An important issue often not realized in countries that do not produce olive oil is that the freshness makes a big difference. A very fresh oil, as available in an oil producing region, tastes noticeably different from the older oils available elsewhere. In time, oils deteriorate and become stale. One-year old oil may be still pleasant to the taste, but it is surely less fragrant than fresh oil. After the first year, olive oil should be used for cooking, not for foods to be eaten cold, like salads.
The taste of the olive oil is influenced by the varietals used to produce the oil from and by the moment when the olives are harvested and ground (less ripe olives give more bitter and spicy flavors, which is a positive attribute - riper olives give a sweeter sensation in the oil).
Olive oil has more uses than as food; it also works as a natural and safe lubricant, such as lubricating the machinery that is used within the kitchen (grinders, blenders, cookware, etc.)

Vegetable oils
fatty acids[76]
fatty acids[76]
Polyunsaturated fatty acidsOleic acid
Smoke point
Total poly[76]linolenic acid
Linoleic acid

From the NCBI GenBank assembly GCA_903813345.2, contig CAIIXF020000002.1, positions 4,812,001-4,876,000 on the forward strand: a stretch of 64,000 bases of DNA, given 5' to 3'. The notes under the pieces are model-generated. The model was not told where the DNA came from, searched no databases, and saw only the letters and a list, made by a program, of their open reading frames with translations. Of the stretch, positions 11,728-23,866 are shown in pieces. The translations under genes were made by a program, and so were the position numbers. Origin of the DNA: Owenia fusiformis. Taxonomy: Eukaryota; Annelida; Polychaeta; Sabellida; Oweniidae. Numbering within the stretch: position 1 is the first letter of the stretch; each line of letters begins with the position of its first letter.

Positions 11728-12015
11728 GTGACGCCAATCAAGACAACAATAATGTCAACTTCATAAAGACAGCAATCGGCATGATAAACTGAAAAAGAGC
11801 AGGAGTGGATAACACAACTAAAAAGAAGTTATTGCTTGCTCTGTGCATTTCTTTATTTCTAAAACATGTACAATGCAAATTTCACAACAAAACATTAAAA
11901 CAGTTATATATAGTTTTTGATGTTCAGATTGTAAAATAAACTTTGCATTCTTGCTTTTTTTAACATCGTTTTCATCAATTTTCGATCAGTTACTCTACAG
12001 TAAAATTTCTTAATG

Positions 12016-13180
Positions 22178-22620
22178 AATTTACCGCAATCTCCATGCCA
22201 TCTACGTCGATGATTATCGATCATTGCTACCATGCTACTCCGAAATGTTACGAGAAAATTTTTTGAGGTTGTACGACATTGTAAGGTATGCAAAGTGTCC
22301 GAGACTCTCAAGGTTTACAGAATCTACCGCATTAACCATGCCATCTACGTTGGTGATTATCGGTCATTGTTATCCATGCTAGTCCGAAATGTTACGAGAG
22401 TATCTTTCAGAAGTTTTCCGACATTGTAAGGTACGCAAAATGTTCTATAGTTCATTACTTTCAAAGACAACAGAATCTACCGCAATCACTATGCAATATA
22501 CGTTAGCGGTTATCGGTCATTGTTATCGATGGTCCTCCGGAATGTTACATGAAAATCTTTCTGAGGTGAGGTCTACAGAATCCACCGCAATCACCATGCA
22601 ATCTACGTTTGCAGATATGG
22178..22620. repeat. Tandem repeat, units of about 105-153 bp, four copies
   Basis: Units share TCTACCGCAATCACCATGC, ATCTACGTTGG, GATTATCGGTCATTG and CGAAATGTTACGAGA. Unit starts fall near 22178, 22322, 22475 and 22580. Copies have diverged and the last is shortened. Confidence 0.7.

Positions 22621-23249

Not hydrogenated[77]
Canola (rapeseed)7.36563.27628.142---400 °F (204 °C)[78]
Coconut91.006.0003.000-26350 °F (177 °C)[78]
Corn12.94827.57654.67715828450 °F (232 °C)[79]
Cottonseed25.90017.80051.90015419420 °F (216 °C)[79]
Flaxseed/Linseed (European)[80]6 - 910 - 2268 - 8956 - 7112 - 1810 - 22225 °F (107 °C)[81]
Olive14.0072.0014.00---380 °F (193 °C)[78]
Palm49.30037.0009.300-1040455 °F (235 °C)[82]
Peanut16.90046.20032.000-3248437 °F (225 °C)[79]
(>70% linoleic)
8.0015.0075.00---410 °F (210 °C)\]
(high oleic)
7.54175.22112.820---410 °F (210 °C)]
Soybean15.65022.78357.74075424460 °F (238 °C)]
(<60% linoleic)
10.10045.40040.1000.20039.80045.300440 °F (227 °C)[]
(>70% oleic)
9.85983.6893.798---440 °F (227 °C)
Fully hydrogenated
Cottonseed (hydrog.)93.6001.529.587.287
Palm (hydrogenated)47.50040.6007.500
Soybean (hydrogen.)21.10073.700.400.096
File:Olive tree.jpg
Olive tree in Portugal